The silicone adhesive inside the syringes cannot be sterilized by any means including UV, gamma, H2O2, autoclaving or EtO.
The exterior and the tips can be immersed in or wiped with 70/30 alcohol or you can use a liquid sterilant like Cidex OPA (WPI P/N 7364-4) or Rapicide OPA (WPI P/N 504611).

KWIK-CAST & KWIK-SIL Specifications

KWIK-CAST Silicone Casting Compound (two 5-mL syringes)

KWIK-SIL Silicone Adhesive Compound (two 5-mL syringes)

  Kwik-Sil Kwik-Cast
MIX RATIO 1 to 1 1 to 1
WORKING TIME < 5 minutes* 4 minutes
SETTING TIME (ROOM TEMP., 1:1 RATIO) 5–10 minutes** <10 minutes
CURE TIME ~15 minutes  
VISCOSITY, CPS 15,000 10,000
GUARANTEED SHELF LIFE AT 23 °C 6 months 6 months
VOLUME 5 mL 5 mL
NUMBER OF MIXING TIP 10 10
DEAD VOLUME OF THE MIXING TIP <0.12 mL <0.12 mL
AFTER CURING 24 HOURS:    
TEAR STRENGTH, PPI 90 44
ELONGATION % 650 60
DUROMETER (SHORE A-2) 30 36
COLOR translucent green
VOLUME RESISTIVITY, W/CM 1x1015 1x1015

* 3 minutes average with about 90 seconds of liquidity

** no longer mixable at this point

 

 

Maura Casciola, Shu Xiao & Andrei G. Pakhomov. Damage-free peripheral nerve stimulation by 12-ns pulsed electric field. Scientific Reports 7, Article number: 10453. 
        https://www.nature.com/articles/s41598-017-10282-5 .

Tiran, E., Ferrier, J., Deffieux, T., Gennisson, J.-L., Pezet, S., Lenkei, Z., & Tanter, M. (2017). Transcranial Functional Ultrasound Imaging in Freely Moving Awake Mice and Anesthetized Young Rats without Contrast Agent. Ultrasound in Medicine & Biology, 43(8), 1679–1689. http://doi.org/10.1016/j.ultrasmedbio.2017.03.011 

Lee, D., & Lee, A. K. (2017). Efficient Method for Whole-Cell Recording in Freely Moving Rodents Using Ultraviolet-Cured Collar-Based Pipette Stabilization. Cold Spring Harbor Protocols, 2017(4), pdb.prot095810. http://doi.org/10.1101/pdb.prot095810 

Welle, T., Hoekstra, A. T., Daemen, I. A. J. J. M., Berkers, C. R., & Costa, M. O. (2017). Metabolic response of porcine colon explants to in vitro infection by Brachyspira hyodysenteriae: a leap into disease pathophysiology. Metabolomics, 13(7), 83. http://doi.org/10.1007/s11306-017-1219-6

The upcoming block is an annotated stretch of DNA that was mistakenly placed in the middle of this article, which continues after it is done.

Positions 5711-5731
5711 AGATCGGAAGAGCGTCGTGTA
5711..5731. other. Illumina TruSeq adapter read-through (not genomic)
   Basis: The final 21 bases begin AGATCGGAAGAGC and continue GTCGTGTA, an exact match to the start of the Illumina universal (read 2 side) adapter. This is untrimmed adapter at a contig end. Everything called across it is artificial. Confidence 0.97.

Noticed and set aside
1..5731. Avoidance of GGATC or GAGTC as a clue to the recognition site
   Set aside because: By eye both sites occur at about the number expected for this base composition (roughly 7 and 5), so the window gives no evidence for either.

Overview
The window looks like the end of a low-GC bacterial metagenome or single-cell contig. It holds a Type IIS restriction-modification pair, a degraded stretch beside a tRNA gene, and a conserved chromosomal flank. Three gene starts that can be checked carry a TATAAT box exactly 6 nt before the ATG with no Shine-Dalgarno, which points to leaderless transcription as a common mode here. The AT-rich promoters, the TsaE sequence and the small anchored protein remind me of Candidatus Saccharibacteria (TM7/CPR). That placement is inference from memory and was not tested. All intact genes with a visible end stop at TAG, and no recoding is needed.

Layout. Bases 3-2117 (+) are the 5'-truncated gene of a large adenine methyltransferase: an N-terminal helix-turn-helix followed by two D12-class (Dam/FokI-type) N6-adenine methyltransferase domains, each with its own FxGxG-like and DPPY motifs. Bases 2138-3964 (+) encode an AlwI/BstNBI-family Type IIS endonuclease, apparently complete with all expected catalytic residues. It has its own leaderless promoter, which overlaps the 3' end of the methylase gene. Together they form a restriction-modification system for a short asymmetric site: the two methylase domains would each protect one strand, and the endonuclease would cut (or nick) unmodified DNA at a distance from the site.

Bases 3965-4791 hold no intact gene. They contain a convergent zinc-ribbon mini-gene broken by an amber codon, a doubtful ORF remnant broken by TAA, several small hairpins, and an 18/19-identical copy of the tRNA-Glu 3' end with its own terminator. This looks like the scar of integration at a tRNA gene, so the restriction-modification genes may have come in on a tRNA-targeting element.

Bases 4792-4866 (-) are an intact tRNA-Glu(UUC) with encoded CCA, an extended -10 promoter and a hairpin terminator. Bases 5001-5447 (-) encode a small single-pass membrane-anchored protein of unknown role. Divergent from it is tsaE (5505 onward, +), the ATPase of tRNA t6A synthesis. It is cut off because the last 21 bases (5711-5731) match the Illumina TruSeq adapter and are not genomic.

Lee, D., & Lee, A. K. (2017). In Vivo Patch-Clamp Recording in Awake Head-Fixed Rodents. Cold Spring Harbor Protocols, 2017(4), pdb.prot095802. http://doi.org/10.1101/pdb.prot095802 

Suwabe, T., & Bradley, R. M. (n.d.). Effects of 5-Hydroxytryptamine and Substance P on Neurons of the Inferior Salivatory Nucleus. http://doi.org/10.1152/jn.00859.2006

Suwabe, T., Fukami, H., & Bradley, R. M. (n.d.). Synaptic Responses of Neurons Controlling the Parotid and von Ebner Salivary Glands in Rats to Stimulation of the Solitary Nucleus and Tract. http://doi.org/10.1152/jn.01115.2007

Takakura, A. C., Colombari, E., Menani, J. V, & Moreira, T. S. (n.d.). Ventrolateral medulla mechanisms involved in cardiorespiratory responses to central chemoreceptor activation in rats.

Roberts, D. G., Johnsonbaugh, H. B., Spence, R. D., & MacKenzie-Graham, A. (2016). Optical Clearing of the Mouse Central Nervous System Using Passive CLARITY. Journal of Visualized Experiments, (112), e54025–e54025. http://doi.org/10.3791/54025

Lacin, E., Muller, A., Fernando, M., Kleinfeld, D., & Slesinger, P. A. (2016). Construction of Cell-based Neurotransmitter Fluorescent Engineered Reporters (CNiFERs) for Optical Detection of Neurotransmitters &lt;em&gt;In Vivo&lt;/em&gt; Journal of Visualized Experiments, (111), e53290–e53290. http://doi.org/10.3791/53290

Su, X., Nickles, A., & Nelson, D. E. (2015). Preclinical assessment of potential interactions between botulinum toxin and neuromodulation for bladder micturition reflex. BMC Urology, 15(1), 50. http://doi.org/10.1186/s12894-015-0048-z